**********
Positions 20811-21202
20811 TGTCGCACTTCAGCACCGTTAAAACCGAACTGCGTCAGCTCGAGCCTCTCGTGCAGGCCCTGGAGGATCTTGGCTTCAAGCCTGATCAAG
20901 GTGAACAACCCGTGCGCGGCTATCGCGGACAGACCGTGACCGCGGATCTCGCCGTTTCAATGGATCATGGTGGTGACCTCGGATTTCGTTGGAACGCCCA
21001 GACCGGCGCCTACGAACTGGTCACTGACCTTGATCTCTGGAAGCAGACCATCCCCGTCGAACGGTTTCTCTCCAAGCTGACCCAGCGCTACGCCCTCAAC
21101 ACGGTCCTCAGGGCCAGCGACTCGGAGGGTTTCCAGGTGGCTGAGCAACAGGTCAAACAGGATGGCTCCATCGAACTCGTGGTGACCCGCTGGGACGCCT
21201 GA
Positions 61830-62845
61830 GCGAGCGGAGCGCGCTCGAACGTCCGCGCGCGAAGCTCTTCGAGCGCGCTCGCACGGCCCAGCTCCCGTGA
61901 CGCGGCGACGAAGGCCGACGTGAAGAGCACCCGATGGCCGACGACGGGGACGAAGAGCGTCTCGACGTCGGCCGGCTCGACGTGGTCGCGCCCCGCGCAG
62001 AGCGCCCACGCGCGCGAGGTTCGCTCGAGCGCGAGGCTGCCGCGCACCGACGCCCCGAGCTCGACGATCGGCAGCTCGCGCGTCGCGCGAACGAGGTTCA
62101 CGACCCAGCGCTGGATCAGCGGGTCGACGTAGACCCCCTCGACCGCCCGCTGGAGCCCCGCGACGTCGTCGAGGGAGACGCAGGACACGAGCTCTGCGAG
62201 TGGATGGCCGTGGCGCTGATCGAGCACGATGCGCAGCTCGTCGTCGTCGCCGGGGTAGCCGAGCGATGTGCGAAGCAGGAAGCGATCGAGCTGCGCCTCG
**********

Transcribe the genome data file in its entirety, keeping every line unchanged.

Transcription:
Positions 20811-21202
20811 TGTCGCACTTCAGCACCGTTAAAACCGAACTGCGTCAGCTCGAGCCTCTCGTGCAGGCCCTGGAGGATCTTGGCTTCAAGCCTGATCAAG
20901 GTGAACAACCCGTGCGCGGCTATCGCGGACAGACCGTGACCGCGGATCTCGCCGTTTCAATGGATCATGGTGGTGACCTCGGATTTCGTTGGAACGCCCA
21001 GACCGGCGCCTACGAACTGGTCACTGACCTTGATCTCTGGAAGCAGACCATCCCCGTCGAACGGTTTCTCTCCAAGCTGACCCAGCGCTACGCCCTCAAC
21101 ACGGTCCTCAGGGCCAGCGACTCGGAGGGTTTCCAGGTGGCTGAGCAACAGGTCAAACAGGATGGCTCCATCGAACTCGTGGTGACCCGCTGGGACGCCT
21201 GA
Positions 61830-62845
61830 GCGAGCGGAGCGCGCTCGAACGTCCGCGCGCGAAGCTCTTCGAGCGCGCTCGCACGGCCCAGCTCCCGTGA
61901 CGCGGCGACGAAGGCCGACGTGAAGAGCACCCGATGGCCGACGACGGGGACGAAGAGCGTCTCGACGTCGGCCGGCTCGACGTGGTCGCGCCCCGCGCAG
62001 AGCGCCCACGCGCGCGAGGTTCGCTCGAGCGCGAGGCTGCCGCGCACCGACGCCCCGAGCTCGACGATCGGCAGCTCGCGCGTCGCGCGAACGAGGTTCA
62101 CGACCCAGCGCTGGATCAGCGGGTCGACGTAGACCCCCTCGACCGCCCGCTGGAGCCCCGCGACGTCGTCGAGGGAGACGCAGGACACGAGCTCTGCGAG
62201 TGGATGGCCGTGGCGCTGATCGAGCACGATGCGCAGCTCGTCGTCGTCGCCGGGGTAGCCGAGCGATGTGCGAAGCAGGAAGCGATCGAGCTGCGCCTCG